Ivonne Higuero, Secretary-General, Convention on International Trade in Endangered Species of Wild Fauna and Flora
31 Jan 2023
Wetlands are full of life. They are some of the most productive ecosystems on earth, accommodating nearly 20 thousand animal and plant species. They filter, clean, and store water. They are crucial for food security, carbon storage and stormwater storage. [or if you want it more CITES/wildlife-based - They are home, shelter and breeding grounds for species of fish, amphibians, reptiles, mammals and plants]. World Wetlands Day is a time to stop and think about the importance of these incredible ecosystems.
We, at CITES - the Convention on International Trade in Endangered Species of wild fauna and flora – regulate the international trade in more than 38 thousand species of animals and plants to ensure that trade doesn’t threaten them with extinction… but over-exploitation isn’t the only threat that wildlife faces – loss of habitats, such as wetlands, is one of the most serious concerns. The planet has already seen the loss or degradation of nearly 90 per cent of its wetlands – and that rate of loss is accelerating.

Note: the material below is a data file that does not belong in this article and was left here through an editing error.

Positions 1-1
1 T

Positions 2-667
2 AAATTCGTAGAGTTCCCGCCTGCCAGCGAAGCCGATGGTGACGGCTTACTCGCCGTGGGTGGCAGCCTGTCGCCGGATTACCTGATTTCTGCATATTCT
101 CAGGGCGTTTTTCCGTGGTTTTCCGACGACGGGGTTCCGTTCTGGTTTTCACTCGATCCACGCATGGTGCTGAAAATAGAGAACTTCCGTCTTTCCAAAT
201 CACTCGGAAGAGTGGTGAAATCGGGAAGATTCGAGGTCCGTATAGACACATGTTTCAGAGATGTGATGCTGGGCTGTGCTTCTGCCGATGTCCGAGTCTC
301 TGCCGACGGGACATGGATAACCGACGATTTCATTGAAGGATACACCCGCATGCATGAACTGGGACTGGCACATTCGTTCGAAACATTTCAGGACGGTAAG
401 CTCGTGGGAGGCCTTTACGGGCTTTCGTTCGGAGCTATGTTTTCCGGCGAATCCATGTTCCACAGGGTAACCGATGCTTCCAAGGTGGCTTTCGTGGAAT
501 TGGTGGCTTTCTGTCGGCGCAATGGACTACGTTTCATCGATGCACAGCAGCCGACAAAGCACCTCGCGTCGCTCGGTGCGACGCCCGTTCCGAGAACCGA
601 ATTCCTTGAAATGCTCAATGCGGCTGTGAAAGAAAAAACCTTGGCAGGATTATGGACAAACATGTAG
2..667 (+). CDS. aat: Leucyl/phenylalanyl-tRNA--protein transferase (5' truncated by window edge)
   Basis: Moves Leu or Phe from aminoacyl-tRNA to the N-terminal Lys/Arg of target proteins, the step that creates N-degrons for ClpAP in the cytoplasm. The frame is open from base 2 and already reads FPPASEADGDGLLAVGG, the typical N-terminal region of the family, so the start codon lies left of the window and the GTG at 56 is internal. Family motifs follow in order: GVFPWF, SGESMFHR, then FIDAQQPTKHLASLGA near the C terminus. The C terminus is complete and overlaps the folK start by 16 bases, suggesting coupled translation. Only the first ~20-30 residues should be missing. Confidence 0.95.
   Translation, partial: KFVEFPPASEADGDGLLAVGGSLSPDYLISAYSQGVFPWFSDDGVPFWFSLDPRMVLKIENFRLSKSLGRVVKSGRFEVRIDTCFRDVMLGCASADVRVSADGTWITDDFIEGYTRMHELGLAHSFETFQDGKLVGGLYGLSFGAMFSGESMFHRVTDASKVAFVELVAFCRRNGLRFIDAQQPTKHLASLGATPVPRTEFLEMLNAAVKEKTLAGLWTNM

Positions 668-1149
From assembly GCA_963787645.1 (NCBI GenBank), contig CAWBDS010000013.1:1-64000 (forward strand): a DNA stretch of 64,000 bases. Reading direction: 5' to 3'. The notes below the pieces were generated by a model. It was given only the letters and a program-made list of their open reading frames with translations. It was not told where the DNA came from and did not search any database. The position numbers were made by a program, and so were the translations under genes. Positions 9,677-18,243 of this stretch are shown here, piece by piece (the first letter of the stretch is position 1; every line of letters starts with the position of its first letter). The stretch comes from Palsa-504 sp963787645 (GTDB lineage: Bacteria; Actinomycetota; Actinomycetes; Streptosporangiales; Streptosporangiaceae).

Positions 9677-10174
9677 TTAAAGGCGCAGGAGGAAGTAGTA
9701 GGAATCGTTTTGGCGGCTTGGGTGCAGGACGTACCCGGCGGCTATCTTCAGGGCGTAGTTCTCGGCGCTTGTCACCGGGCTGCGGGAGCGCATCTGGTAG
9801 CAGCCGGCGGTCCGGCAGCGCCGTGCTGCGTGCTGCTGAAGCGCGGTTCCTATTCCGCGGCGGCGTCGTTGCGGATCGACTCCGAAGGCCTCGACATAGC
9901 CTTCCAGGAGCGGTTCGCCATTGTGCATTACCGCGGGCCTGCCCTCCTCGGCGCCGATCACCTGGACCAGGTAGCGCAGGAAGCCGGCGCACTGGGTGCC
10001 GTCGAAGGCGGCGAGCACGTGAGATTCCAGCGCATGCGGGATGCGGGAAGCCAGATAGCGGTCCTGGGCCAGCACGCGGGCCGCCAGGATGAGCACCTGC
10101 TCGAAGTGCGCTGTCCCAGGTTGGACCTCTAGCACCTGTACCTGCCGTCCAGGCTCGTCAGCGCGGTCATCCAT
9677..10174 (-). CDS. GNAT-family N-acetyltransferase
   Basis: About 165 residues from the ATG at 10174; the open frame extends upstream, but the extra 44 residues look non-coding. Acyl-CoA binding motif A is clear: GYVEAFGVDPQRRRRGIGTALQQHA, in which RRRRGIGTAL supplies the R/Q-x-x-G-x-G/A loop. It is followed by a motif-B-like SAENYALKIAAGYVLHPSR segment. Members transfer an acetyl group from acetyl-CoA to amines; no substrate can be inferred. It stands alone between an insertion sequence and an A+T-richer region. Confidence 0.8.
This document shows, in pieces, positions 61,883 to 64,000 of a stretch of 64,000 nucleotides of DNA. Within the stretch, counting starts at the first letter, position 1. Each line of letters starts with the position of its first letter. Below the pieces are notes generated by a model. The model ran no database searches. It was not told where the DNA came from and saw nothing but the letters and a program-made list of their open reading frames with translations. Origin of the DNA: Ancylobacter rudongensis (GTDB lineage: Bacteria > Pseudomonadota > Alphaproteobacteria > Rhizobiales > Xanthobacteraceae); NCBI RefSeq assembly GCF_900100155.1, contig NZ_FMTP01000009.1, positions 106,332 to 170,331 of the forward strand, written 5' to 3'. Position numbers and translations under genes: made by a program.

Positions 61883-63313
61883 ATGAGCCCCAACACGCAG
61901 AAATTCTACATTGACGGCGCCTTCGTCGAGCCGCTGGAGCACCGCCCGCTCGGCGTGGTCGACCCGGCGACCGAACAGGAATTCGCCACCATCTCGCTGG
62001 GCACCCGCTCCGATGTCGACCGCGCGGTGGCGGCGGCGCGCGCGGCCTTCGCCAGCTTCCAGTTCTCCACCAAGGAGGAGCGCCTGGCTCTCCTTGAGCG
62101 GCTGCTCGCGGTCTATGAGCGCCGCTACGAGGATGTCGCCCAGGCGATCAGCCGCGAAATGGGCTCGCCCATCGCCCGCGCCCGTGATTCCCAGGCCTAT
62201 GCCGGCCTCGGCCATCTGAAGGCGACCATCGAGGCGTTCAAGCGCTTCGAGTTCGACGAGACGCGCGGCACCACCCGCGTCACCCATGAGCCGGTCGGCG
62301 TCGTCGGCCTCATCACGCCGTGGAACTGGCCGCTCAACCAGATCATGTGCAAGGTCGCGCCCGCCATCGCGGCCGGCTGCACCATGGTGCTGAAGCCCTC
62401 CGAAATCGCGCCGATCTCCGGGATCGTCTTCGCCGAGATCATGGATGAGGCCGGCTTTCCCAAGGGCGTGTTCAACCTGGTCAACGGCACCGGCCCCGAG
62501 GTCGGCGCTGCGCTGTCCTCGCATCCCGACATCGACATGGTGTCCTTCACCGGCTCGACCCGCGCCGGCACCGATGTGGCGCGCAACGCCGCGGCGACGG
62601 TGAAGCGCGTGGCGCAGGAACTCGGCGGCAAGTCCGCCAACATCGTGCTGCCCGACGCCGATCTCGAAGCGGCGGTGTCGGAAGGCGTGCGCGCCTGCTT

This is the UN Decade of Ecosystem Restoration. It is time that we halted and reversed the decline in Wetlands. CITES is proud to work closely with the Ramsar Convention on Wetlands and to support them in their goal of reviving and restoring degraded wetlands. Doing so would enable the animal and plant species that live in these environments to survive and thrive and would contribute to the biodiversity conservation that is so crucial to the health of the planet and our own health and wellbeing.